Ilana Katz MS, RD, CSSD
It seems the climate in most areas is a topic of conversation these days. It’s not that we are making small talk with weather conditions, but the unusual climates are setting in. Freezing way before winter starts, or a few hot days emerging in the midst of a cold spell, and vice versa for Summer. So how does a cyclist (or endurance athlete) know how to dress, or even eat accordingly, when they could experience four seasons in a matter of hours. In this article I intend to address how temperature changes ones metabolism, and if you as an athlete can use varying nutrition to take the most advantage of what Mother Nature has to offer.
As body temperature increases, so does metabolism. Thus temperature and metabolism become directly related and metabolism itself is directly affected by all daily living components, that is eating, sleeping, exercise and physical exertion.
Body Temperature and Metabolism
Working muscles cause the internal body temperature to increase. The physiology of blood transporting oxygen as needed and removing the byproduct requires the metabolism of calories, or as we know it, food energy. This further translates into the more activity, the higher the body temperature, and the ultimate requirement an increase in the metabolism of more calories. So the question becomes what happens in cold weather. A cold body temperature decreases the chance of burning more calories. So one would think that if you have not dressed warmly enough for a long ride in winter, you may jeopardize your chances of burning calories. Actually, the opposite is true, and here is a good time to introduce the difference between internal and external body temperature. Internal body temperature will rise when a body is active, this is a given. When externally the temperature is extremely cold, physiology takes over to ensure the internal temperature is safe and warm, hence the effect of shivering. Simply put, movement of bones and muscles become involuntary to generate heat. So how does food choices on a long ride effect this, actually very little. The important thing is the cyclist is giving the body enough food to provide the fuel the metabolism is demanding.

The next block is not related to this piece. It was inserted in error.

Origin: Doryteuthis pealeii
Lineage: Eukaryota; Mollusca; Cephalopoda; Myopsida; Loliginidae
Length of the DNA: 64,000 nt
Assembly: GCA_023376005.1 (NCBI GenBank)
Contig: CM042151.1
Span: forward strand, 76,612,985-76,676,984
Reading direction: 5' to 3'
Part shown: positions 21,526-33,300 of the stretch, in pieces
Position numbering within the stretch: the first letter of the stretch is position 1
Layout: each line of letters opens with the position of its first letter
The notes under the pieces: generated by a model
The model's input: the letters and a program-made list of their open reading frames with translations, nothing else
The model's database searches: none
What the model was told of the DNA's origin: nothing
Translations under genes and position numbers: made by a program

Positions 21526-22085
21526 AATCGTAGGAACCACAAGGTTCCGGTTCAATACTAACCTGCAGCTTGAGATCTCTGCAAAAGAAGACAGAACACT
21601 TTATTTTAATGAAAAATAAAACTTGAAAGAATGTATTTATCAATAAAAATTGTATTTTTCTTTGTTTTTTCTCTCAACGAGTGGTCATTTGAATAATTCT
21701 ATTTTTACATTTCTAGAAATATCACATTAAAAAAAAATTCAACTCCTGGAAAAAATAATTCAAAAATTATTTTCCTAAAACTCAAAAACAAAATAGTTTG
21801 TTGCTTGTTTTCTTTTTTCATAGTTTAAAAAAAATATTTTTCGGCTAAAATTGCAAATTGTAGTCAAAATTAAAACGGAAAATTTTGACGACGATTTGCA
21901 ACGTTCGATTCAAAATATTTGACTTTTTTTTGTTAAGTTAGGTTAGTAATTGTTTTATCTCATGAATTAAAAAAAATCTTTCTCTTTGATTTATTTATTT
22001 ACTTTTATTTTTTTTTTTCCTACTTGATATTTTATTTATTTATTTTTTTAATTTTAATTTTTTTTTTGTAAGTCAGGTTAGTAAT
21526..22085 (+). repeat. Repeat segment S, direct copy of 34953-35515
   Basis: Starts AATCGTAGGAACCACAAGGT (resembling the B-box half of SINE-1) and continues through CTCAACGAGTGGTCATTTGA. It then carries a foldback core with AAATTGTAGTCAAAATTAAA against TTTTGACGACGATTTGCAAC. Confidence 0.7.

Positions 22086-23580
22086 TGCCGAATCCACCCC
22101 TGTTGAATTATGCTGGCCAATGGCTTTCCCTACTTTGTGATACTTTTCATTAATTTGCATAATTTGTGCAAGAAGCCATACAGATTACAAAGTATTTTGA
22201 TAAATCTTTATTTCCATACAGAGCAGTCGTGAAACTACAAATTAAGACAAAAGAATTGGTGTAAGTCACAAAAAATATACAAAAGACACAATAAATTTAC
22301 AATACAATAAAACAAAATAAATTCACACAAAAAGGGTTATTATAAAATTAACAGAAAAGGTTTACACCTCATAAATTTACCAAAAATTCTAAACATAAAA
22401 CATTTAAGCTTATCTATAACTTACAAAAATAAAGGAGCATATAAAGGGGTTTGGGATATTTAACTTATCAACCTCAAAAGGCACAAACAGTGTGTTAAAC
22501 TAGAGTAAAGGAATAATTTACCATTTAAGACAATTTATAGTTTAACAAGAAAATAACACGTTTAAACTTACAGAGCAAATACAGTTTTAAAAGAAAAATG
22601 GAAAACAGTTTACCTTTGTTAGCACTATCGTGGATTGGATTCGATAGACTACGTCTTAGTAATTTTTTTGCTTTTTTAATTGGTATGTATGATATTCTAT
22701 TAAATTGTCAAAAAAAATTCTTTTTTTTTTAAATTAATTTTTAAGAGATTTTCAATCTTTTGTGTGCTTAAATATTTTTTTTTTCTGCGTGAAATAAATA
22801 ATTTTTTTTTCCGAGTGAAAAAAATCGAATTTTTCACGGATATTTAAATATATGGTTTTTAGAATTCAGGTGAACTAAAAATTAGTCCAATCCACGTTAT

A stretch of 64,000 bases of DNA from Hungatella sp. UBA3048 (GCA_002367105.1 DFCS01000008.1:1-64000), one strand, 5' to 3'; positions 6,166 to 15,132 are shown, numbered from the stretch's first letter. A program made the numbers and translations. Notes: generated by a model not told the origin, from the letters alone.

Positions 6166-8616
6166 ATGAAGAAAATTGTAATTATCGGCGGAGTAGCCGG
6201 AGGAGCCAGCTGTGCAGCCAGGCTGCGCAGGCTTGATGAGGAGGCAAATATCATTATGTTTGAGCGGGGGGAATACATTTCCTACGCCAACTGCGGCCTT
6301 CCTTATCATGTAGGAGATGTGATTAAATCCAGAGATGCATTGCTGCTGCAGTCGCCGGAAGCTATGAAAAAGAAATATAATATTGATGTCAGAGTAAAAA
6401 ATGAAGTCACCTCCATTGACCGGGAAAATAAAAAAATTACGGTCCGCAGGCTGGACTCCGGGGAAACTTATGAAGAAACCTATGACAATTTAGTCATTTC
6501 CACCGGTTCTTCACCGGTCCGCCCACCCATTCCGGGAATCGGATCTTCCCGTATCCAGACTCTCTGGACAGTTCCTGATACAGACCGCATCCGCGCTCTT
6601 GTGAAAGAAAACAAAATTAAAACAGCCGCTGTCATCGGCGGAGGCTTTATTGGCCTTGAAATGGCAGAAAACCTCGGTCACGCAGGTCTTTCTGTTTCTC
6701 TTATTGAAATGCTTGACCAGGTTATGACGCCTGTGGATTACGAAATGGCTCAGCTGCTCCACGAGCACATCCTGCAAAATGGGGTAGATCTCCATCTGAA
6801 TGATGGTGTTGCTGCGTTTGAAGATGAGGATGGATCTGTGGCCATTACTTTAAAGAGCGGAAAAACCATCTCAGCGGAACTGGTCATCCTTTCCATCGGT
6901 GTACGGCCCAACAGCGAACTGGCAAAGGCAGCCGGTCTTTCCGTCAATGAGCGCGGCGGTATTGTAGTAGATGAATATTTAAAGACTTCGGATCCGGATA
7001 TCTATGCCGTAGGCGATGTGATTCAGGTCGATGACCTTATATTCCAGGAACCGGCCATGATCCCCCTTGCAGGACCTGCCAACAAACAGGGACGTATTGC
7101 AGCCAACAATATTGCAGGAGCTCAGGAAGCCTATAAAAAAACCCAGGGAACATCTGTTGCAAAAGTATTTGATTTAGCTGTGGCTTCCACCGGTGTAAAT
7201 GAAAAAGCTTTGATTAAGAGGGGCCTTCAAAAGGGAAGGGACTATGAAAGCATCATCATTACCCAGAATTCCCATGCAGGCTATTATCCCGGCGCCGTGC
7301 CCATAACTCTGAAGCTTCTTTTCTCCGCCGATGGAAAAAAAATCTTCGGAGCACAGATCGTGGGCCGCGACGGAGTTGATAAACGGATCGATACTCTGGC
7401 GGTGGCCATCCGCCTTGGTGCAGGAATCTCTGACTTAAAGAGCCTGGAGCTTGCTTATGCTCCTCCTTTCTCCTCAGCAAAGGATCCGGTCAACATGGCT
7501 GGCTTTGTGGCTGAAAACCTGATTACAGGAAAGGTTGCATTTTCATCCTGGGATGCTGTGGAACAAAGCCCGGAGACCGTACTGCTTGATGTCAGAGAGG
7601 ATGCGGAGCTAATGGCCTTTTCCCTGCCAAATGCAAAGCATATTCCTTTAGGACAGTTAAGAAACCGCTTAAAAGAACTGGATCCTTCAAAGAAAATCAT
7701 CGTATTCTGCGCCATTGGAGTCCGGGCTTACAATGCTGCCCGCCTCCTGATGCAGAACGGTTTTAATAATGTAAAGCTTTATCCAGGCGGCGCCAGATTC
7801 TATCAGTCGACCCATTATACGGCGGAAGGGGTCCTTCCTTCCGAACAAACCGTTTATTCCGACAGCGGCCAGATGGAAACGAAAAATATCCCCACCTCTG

Types of Metabolism and Body Temperature
Most of the calories burned on a daily basis actually takes place during resting periods, also known as basal metabolism. Basal metabolism includes all of the body’s natural functions required to sustain life. The basal metabolism varies from individual to individual, typically affected by health conditions, body composition and body temperatures.
Through your cycling efforts, more calories become metabolized due to the increase in the body’s temperature through working muscle tissue. Calories required for this and other physical activity account for some of the calories needed for basal metabolism, but not as many as most people think. In other words, if you catch yourself allowing a feast fit for a king because you rode a couple of hours, you may be missing the point, especially if you are trying to get leaner. For an optimal burn in fat, not every calorie needs to be replenished post work out, and furthermore, the body has a lot more potential to store calories (stored calories = fat) as it becomes more of an efficient machine. Aerobic endurance (which cycling certainly is) has the potential to teach your body to become efficient, which also means, you would require less fuel to get through the same ride today, as you did a year ago.